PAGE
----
In addition, the fund tries to establish contacts with volunteers who are ready to work selflessly. “We want that this pilot project induces other organizations to similar activities, to write similar grants. We very much want that we get competitors so that we can also improve”, she summarizes.








In Lviv we were received exceptionally friendly, and warnings like “In western Ukraine everyone hates the Russians” were not confirmed. True, some lecturers were hardly speaking Russian or their presentations were in Ukrainian, but soon all Russians more or less understood the language. On the first day of the seminar, 23rd of October, in the Ukrainian Catholic University arrived many journalists from Lviv. But Volker Tegeler, director of the fund “AWO Heimatgarten” could not come.

On the seminar it was a lot talked about stereotypes. Thus, according to Boris Potyatinnik, professor of theory and practice of journalism at the Ivan Franko National University of Lviv (al the teachers were from that university), a journalist can never get rid of stereotypes because he has to understandably describe the world in images for his audience. A discussion started, in which we argued if the reader prefers to consult publications which destroys his stereotypes. Some seminar participants said that namely such material is most interesting. But yet the familiar images and ideas do not need to break, but slowly withdraw from the negative, said the correspondent from ITAR-TASS in Ukraine.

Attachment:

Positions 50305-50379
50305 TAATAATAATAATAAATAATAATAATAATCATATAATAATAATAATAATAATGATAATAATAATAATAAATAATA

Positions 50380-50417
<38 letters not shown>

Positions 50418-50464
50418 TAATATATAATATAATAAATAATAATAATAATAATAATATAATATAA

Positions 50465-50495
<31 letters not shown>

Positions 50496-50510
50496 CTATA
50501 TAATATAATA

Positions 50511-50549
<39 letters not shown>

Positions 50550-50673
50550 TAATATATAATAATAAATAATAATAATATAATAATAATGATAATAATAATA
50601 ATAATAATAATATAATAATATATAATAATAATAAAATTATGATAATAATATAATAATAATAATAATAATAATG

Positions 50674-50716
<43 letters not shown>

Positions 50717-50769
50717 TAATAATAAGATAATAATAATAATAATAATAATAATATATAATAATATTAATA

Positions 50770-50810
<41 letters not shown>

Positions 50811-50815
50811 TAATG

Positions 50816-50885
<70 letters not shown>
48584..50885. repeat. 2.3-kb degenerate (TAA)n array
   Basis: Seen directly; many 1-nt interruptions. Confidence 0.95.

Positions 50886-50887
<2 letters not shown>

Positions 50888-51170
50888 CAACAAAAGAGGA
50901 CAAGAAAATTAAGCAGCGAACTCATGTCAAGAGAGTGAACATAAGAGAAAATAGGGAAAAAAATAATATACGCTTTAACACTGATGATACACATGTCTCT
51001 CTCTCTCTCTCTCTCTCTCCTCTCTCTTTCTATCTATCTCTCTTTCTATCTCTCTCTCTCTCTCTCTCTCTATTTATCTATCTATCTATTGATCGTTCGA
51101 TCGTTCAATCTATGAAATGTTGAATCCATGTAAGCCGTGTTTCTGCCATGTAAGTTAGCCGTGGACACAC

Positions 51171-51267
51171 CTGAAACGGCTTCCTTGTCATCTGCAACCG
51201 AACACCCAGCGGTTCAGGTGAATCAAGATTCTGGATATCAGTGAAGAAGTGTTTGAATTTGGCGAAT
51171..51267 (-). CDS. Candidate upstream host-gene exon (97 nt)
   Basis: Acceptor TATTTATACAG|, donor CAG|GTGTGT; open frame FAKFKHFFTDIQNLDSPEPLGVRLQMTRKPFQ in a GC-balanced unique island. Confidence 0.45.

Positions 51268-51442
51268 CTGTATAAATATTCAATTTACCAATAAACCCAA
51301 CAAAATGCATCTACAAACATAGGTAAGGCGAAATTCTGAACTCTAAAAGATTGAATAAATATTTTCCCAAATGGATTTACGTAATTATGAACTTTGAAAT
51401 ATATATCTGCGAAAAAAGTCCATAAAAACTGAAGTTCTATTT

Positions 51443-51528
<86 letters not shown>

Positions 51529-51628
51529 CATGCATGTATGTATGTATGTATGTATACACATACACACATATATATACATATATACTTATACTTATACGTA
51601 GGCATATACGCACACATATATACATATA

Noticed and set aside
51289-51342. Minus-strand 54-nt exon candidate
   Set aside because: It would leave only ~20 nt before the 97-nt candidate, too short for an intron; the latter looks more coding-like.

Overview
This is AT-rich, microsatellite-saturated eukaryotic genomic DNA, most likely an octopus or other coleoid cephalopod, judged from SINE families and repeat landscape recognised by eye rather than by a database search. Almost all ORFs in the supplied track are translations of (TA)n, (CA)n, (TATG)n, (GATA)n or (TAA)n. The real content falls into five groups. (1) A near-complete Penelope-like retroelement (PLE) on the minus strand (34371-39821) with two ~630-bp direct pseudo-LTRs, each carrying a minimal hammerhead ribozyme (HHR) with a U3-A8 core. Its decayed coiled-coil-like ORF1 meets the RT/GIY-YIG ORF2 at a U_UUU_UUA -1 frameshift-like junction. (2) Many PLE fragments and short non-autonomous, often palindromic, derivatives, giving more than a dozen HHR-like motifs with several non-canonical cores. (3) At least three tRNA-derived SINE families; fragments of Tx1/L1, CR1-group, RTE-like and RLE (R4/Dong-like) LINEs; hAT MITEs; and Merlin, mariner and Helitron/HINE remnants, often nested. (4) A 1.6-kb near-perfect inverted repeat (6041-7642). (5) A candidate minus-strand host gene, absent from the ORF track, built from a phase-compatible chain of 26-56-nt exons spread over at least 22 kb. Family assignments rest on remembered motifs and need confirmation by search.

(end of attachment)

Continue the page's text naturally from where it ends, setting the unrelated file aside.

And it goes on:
However, many journalists inconsiderately publicize and promote xenophobia, therefore, there has to be a barrier against such publications in the editorial offices. Journalists should be aware of the democratic, legal and ethic values of their profession, experts accentuate.

A wave of indignation within the Russian side caused the provoking speech of Andrei Dakhna, associate professor of the history of philosophy. He thinks that in 2004 the xenophobic attitude of Russians towards Ukrainians strongly deteriorated and namely the media furthered this: “The point is that Putin took the defeat in Ukrainian affairs as personal offence”. Mr. Dakhna believes that some statements of Zhirinovskiy and Luzhkov are intolerable, that the Russian mass-media under the control of the authoritarian authorities consider the independence of the Ukraine a misunderstanding and show signs of imperial greatness. In some ways he is indeed right.